An estimated 5% of adults suffer from depression in some capacity, with women being affected more than men. Untreated, it could easily lead to suicide and other harmful acts; however, there are a range of treatments that can help manage depression and improve your quality of life. TMS therapy is one such option that can improve the symptoms of major depression using magnetic fields. Here’s what you need to know about this FDA-approved treatment, how it works, and why it’s good for your mental wellness.

How TMS Therapy Works

When a patient goes in for a TMS therapy session, an electromagnetic coil is placed against their scalp. This coil sends magnetic pulses to stimulate nerve cells in certain areas of the brain that can affect depression. The targeted regions are less active when a person suffers from depression. Stimulating them helps to rebalance the brain’s activities.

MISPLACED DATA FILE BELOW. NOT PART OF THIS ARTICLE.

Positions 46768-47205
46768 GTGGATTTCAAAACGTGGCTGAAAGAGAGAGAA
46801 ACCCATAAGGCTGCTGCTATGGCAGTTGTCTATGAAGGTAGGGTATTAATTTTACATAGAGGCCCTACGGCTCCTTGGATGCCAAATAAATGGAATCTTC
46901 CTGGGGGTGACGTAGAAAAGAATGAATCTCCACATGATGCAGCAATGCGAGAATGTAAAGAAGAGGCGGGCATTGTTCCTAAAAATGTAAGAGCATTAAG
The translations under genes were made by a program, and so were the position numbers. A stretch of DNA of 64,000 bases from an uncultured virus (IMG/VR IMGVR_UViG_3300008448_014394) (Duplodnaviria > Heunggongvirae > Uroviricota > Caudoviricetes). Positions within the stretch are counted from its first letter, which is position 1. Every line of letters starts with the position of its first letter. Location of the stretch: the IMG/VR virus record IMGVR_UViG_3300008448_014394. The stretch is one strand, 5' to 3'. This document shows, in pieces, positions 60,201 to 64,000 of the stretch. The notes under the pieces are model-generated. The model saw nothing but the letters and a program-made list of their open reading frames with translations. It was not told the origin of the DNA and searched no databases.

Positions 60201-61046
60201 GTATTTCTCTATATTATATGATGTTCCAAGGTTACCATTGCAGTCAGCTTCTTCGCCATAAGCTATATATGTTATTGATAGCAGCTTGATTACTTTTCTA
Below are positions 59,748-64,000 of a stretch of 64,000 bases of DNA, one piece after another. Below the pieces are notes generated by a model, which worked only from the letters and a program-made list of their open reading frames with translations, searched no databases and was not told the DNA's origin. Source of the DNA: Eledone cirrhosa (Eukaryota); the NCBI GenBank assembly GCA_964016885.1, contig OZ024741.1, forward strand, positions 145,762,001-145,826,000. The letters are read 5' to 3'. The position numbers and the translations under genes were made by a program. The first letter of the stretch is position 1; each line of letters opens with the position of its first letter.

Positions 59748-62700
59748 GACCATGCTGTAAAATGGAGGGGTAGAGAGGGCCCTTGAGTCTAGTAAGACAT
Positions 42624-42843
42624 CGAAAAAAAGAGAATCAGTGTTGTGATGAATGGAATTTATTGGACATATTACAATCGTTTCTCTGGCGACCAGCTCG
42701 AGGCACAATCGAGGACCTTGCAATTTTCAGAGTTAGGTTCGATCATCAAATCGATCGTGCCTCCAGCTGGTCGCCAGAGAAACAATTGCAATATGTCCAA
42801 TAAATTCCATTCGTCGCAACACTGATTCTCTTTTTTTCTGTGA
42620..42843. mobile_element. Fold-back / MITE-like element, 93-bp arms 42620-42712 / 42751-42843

Before you begin, your healthcare provider will find the best place to put the magnet on your head. They’ll also diagnose what dose of magnetic energy will be sufficient. At your first treatment, they’ll map your brain using stimulating pulses. Your physician will move the coil around to find the location that causes your fingers or hands to twitch. They then change the strength of these pulses to whatever is necessary for the procedure.

Subsequent treatments will last upwards of twenty minutes per session. You’ll wear earplugs as the magnetic coil is placed onto your head. At most, you should only feel rapid tapping on your scalp and some minor discomfort. After each treatment, you might have a minor headache. However, you are still safe to work and drive as normal.

The actual biology behind TMS isn’t completely understood, but the results speak for themselves. TMS therapy utilizes multiple treatments spread out over several weeks. FDA-approved protocols for depression treatment mandate it happen every weekday for six weeks at an approved facility.

Types of TMS